PHOENIX -- All those walk-off wins. All those pie-in-the-face celebrations.

The A's had 14 walk-off wins last season, plus one in the playoffs, and not one pitcher got a pie in the face.

"I was talking with Ryan (Cook). We both got our first big league saves last year, and there were no pies for us," Sean Doolittle said Thursday in mock ire. "What's a pitcher got to do to get a pie? What about us?"

The pies were reserved for the hitters. Never mind that a pitcher getting the final out of a game is just as important.

Doolittle only had one save, but what a save it was. On July 21, pitching against the Yankees in Oakland and trying to protect a 2-1, the left-hander gave up a single to Alex Rodriguez, then struck out Robinson Cano, Mark Teixeira and Andruw Jones.

Oakland Athletics pitcher Sean Doolittle (62) pitches against the San Francisco Giants in the sixth inning of their Cactus League game at Phoenix Municipal
Oakland Athletics pitcher Sean Doolittle (62) pitches against the San Francisco Giants in the sixth inning of their Cactus League game at Phoenix Municipal Stadium in Phoenix, Ariz., on Friday, March 1, 2013. (Jose Carlos Fajardo/Staff)

Not bad for a one-time first baseman who had only 17 professional games on the mound before being promoted to Oakland.

The right-handed Cook had more experience, but starting the season with 23 consecutive scoreless innings went above and beyond what was expected. He wound up being the only A's player on the American League all-star team, saved 14 games and had a 6-2 record.

While Cook and Doolittle didn't earn any pies, their contributions to the A's playoffs run were huge.

Manager Bob Melvin is looking for more of the same this year.

"These are guys you can bring into any situation in the seventh or eighth, or in the ninth, if needed," Melvin said. "They are equally good against left-handers or right-handers. It gives us a great deal of confidence knowing we have them out there."


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Cook said he owes much of his success to his dad, Chuck, who races and maintains racing cars.

"I expect a lot of myself because he expected a lot of me," Cook said. "If I wasn't going to do it right, do it his way, I was a nuisance. I didn't want to be that. So I became careful to get all the nuts and bolts right."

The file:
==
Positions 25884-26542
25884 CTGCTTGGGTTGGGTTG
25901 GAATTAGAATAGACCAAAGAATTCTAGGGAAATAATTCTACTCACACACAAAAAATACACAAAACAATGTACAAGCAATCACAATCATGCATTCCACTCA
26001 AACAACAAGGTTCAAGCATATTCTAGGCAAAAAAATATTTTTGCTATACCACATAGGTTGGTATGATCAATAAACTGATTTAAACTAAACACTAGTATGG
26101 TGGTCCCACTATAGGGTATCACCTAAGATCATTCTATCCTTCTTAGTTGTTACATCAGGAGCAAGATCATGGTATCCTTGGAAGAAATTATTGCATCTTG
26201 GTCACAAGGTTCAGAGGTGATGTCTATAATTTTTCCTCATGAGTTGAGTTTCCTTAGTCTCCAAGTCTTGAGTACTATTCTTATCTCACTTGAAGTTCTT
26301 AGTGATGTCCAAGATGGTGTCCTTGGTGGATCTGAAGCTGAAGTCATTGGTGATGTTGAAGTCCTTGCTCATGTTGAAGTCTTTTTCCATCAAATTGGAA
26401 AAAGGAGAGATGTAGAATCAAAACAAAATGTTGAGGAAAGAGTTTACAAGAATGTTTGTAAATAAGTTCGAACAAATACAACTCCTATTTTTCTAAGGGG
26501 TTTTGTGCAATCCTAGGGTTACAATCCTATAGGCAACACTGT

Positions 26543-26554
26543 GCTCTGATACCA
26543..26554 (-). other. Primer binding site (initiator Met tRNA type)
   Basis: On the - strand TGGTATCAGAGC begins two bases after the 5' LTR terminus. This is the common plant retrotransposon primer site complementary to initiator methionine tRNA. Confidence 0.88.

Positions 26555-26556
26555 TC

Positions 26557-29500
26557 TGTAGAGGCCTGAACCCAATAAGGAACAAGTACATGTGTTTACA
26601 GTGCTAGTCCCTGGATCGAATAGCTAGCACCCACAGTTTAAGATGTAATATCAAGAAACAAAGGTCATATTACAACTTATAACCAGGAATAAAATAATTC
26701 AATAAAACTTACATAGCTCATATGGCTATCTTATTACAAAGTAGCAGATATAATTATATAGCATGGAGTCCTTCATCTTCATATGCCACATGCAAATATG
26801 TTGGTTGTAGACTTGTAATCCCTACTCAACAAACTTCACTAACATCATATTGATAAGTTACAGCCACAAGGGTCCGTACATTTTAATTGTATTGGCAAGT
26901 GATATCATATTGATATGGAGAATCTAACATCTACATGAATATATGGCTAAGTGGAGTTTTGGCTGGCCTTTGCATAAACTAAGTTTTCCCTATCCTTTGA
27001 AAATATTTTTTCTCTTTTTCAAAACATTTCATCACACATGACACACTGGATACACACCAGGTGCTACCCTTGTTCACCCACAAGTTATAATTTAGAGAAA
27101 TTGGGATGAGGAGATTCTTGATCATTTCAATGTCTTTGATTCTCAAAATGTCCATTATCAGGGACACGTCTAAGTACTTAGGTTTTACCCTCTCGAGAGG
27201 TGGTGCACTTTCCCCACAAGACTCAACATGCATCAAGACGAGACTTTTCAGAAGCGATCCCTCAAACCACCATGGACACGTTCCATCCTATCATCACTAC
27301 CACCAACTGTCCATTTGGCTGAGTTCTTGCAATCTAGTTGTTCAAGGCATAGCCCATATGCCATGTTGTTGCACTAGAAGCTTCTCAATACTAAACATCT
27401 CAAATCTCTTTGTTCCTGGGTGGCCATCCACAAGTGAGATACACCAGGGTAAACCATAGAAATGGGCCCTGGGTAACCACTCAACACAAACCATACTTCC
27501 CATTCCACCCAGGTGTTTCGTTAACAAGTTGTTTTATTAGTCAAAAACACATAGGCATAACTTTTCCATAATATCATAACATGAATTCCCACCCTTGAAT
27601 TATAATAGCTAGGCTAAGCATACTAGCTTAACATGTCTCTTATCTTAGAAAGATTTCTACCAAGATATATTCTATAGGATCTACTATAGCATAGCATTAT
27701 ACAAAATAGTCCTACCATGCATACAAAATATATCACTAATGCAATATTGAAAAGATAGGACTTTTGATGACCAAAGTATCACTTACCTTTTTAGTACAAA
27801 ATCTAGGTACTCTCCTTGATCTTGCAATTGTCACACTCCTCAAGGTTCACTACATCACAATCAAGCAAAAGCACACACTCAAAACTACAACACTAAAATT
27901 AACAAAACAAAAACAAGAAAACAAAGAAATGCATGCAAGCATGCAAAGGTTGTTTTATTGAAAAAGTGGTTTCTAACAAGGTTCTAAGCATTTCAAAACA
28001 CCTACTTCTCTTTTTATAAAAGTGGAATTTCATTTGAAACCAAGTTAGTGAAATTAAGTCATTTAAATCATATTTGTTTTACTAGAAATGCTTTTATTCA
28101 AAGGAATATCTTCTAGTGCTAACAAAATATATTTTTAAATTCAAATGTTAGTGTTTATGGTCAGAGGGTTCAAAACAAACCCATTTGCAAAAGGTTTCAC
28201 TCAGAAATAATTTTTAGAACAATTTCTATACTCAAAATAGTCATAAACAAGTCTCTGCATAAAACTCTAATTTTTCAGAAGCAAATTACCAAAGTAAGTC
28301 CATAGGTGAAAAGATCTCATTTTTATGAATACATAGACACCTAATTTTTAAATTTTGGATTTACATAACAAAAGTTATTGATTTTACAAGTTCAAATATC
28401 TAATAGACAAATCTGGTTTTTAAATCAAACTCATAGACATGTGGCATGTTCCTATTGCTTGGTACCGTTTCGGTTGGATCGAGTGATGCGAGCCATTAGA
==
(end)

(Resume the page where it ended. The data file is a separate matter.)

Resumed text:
Doolittle didn't start pitching until the end of the 2011 season, after a series of knee injuries limited him to 28 games in 2009 and kept him sidelined for the entire 2010 campaign.

Now he and Cook are a tough tandem on the field and buddies off it.

Cook even introduced Doolittle to sprint-car racing, and he thinks he has a convert.

"I think he fell in love with it," Cook said.

Doolittle won't go that far, but he met with sprint racer Bryan Clauson, a childhood friend of Cook's, and Clauson explained the intricacies of the sport.

"It took me into a different world and out of my comfort zone," Doolittle said. "All I knew about racing was NASCAR on X-Box. It was great. I could get into it."

Having gone from a struggling minor league first baseman to left-handed setup ace, Doolittle seems not to mind getting out of his comfort zone.

But he would like some pie.

The Oakland Athletics’ Ryan Cook (48) reacts to striking out the Texas Rangers’ Mike Napoli (25) for the final out with two runners in scoring
The Oakland Athletics' Ryan Cook (48) reacts to striking out the Texas Rangers' Mike Napoli (25) for the final out with two runners in scoring position in the seventh inning of their winner-take-all game played at the O.co Coliseum in Oakland, Calif., on Wednesday, Oct. 3, 2012. (Dan Honda/Staff)

  • Closer Grant Balfour pitched a one-two-three sixth inning Thursday as the A's beat Cincinnati 10-9. Balfour, who is recovering from arthroscopic knee surgery, worked early to face big-league hitters. He motored through the sixth, retiring Devin Mesoraco, Derrick Robinson and Emmanuel Burris on nine pitches.

    "I was really happy with the way I threw," Balfour said after hitting 94 mph on the radar gun.

  • Opening day starter Brett Anderson was roughed up for six earned runs in 42/3 innings.

    "The results weren't awesome, but I got in my pitches and I worked on some things," said Anderson. "I threw some pitches I wouldn't normally throw in a regular season game, and some of them got hit."

    That would be the change-up, which Anderson would like to add to the fastball, curve and slider.

    "The change is a work in progress," he said. "I got a couple of ground balls with it. And it got hit hard a couple of times."

  • Catcher Derek Norris continues to crush the ball. He raised his average to .379 with a single and two-run homer. Josh Donaldson singled, doubled and drove in two runs, getting his average to .205.

  • Lefty Travis Blackley gave up three runs in three innings but picked up the save. He continues to struggle, however, with a 14.34 ERA.

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